1902 Treaty of Friendship

Per the provisions of the Treaty of Friendship signed in 1902, it is expected that Spanish sovereign wrecks are treated in accordance with the laws and policies of the U.S., with the same degree of attention as well as considerations that the U.S. would extend to its own vessels. As such, this act ensured that each law above was applied to the wreck of the Mercedes‘, ensuring the ship and the ship’s treasures to Spain.

Physical Artifacts

Not be forgotten amidst the legal battle over the $500 million silver coins of the Mercedes are the more miscellaneous, underappreciated artifacts. Artifacts lost to the sea are often what teach us the most about these vast, intimidating expanses of water. Maritime history, throughout time, has tended to display the ocean’s sole function as a bridge5. Understandably so, for the waters have allowed humans connections to people, faraway coasts, trade, or resources. Evidence of human activity can be found in the ocean, proving its ability to reflect the cultures and histories of different peoples. Specifically, the artifacts of Nuestra Señora de las Mercedes permit modern historians a glimpse into the European scene pre-French Revolution.

A cannon6 (left) and silverware7 (right) were recovered from the wreck of Nuestra Señora de la Mercedes.

Excavation Practices and Technology

Despite the controversy surrounding the Mercedes, the site was labeled as a “best practice” archaeological project by UNESCO in 2019. This was due in large part to the three campaigns on the site of the Mercedes in 2015, 2016, and 2017 specifically that were conducted by the Spanish Navy and Insitute of Oceanography.8 These missions were independent of Odyssey Marine and were praised for their meticulousness and technological prowess. Although they did not yield anywhere near as much raw treasure as Odyssey’s missions, the innovations required to operate with precision at depths up to 1,100 m (3609 ft) represented a benchmark in maritime archaeology as a whole.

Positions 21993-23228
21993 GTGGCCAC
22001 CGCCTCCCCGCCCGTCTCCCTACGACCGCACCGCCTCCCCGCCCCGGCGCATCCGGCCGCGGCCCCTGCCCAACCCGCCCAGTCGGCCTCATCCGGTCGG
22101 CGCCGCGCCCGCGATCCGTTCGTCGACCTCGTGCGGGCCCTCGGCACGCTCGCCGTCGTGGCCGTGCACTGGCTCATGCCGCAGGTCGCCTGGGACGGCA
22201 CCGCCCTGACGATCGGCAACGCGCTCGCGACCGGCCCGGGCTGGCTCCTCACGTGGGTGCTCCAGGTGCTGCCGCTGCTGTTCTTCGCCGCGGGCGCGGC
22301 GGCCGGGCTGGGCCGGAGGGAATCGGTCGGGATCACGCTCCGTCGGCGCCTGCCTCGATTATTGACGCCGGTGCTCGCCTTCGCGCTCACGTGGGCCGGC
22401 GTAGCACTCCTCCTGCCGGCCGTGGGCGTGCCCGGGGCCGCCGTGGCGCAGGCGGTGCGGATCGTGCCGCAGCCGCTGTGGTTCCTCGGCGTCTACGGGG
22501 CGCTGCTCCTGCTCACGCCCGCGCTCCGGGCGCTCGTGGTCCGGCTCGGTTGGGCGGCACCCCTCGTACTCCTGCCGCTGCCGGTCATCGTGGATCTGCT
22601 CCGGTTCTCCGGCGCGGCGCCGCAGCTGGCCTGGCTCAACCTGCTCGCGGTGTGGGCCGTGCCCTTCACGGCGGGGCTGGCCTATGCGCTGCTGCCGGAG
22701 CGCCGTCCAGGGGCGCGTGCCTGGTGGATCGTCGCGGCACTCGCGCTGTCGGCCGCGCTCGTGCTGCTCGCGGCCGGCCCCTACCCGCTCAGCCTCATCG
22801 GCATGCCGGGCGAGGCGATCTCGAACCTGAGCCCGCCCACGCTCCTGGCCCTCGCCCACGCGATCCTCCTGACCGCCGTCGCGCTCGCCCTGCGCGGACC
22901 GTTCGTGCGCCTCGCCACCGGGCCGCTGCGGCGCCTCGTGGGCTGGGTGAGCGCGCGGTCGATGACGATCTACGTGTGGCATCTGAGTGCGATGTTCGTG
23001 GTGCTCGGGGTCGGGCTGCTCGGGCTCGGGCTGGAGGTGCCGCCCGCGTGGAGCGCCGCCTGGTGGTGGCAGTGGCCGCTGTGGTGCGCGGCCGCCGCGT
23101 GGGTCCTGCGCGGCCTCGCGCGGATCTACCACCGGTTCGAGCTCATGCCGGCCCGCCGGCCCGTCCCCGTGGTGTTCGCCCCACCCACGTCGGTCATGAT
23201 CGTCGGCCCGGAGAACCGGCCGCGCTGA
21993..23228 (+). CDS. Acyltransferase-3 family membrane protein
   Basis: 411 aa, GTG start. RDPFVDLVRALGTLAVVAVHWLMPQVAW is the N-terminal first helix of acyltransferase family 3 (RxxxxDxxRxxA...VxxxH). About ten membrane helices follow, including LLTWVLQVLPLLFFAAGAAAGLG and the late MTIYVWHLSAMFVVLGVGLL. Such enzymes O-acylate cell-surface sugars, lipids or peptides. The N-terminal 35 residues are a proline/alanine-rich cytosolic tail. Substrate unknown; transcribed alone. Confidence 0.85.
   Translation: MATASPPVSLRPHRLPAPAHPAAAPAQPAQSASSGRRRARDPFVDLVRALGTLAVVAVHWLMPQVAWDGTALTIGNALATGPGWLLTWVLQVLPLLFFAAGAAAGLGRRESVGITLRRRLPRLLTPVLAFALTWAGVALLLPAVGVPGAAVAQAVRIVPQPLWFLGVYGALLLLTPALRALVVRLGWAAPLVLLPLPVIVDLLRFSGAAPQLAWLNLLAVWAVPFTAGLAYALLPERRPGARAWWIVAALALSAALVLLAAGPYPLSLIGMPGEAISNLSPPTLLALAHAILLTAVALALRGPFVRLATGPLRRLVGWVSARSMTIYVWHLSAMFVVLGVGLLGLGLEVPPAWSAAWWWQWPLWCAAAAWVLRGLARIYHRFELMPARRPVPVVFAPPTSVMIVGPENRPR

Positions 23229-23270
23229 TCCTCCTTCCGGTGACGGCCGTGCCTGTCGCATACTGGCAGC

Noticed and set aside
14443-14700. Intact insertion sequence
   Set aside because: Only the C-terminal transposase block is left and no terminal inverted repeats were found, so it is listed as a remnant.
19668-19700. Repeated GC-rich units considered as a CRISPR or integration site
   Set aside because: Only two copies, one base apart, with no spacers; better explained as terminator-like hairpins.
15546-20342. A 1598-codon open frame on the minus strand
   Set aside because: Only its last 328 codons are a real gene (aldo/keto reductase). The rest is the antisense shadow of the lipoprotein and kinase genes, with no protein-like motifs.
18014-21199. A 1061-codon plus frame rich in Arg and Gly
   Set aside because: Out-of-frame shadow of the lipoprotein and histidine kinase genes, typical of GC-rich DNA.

Bathymetric image of the site9

One of the primary objectives of the first campaign was to produce a bathymetric analysis of the site, essentially mapping the floor of the ocean. This information allows scientists to measure changing currents, salinity, and other naturally occurring alterations in the terrain around the Mercedes.

The Spanish Oceanographic Institute utilized the OceanGate unmanned ROV LIROPUS vehicle to explore the depths with greater precision. For heavier artifacts such as cannons, the Institute took advantage of new synthetic lightweight ropes to hoist the treasure of the dense clay floor.

These new techniques along with the impressive attention to detail that Spain showed while carrying out these three campaigns yielded the aforementioned forks and other fine metal objects that would otherwise not have been salvageable.

Footnote Citations

  1. Merryday, ODYSSEY MARINE EXPLORATION, INC., Plaintiff v. THE UNIDENTIFIED SHIPWRECKED VESSEL, Defendant., Case No. 8:07-cv-614-T-23MAP, 3.
  2. Merryday, ODYSSEY MARINE EXPLORATION, INC., Plaintiff v. THE UNIDENTIFIED SHIPWRECKED VESSEL, Defendant., Case No. 8:07-cv-614-T-23MAP, 20.
  3. Odyssey Marine Exploration, Inc. v. Unidentified Shipwrecked Vessel, 657 F.3d 1159 (11th Cir. 2011), 1.
  4. Naval History and Heritage Command, “Sunken Military Craft Act”, 1.
  5. Rozwadowski, “Oceans in Three Paradoxes: Knowing the Blue through the Humanities”, 4.
  6. Olaya, “Spanish archaeologists recover new treasure from famed ‘Mercedes’ shipwreck”, 1.
  7. Olaya, “Spanish archaeologists recover new treasure from famed ‘Mercedes’ shipwreck”, 2.
  8. Museo Nacional de Arqueologia, “Proyecto Nuestra Señora de las Mercedes.”
  9. Museo Nacional de Arqueologia, “Proyecto Nuestra Señora de las Mercedes.”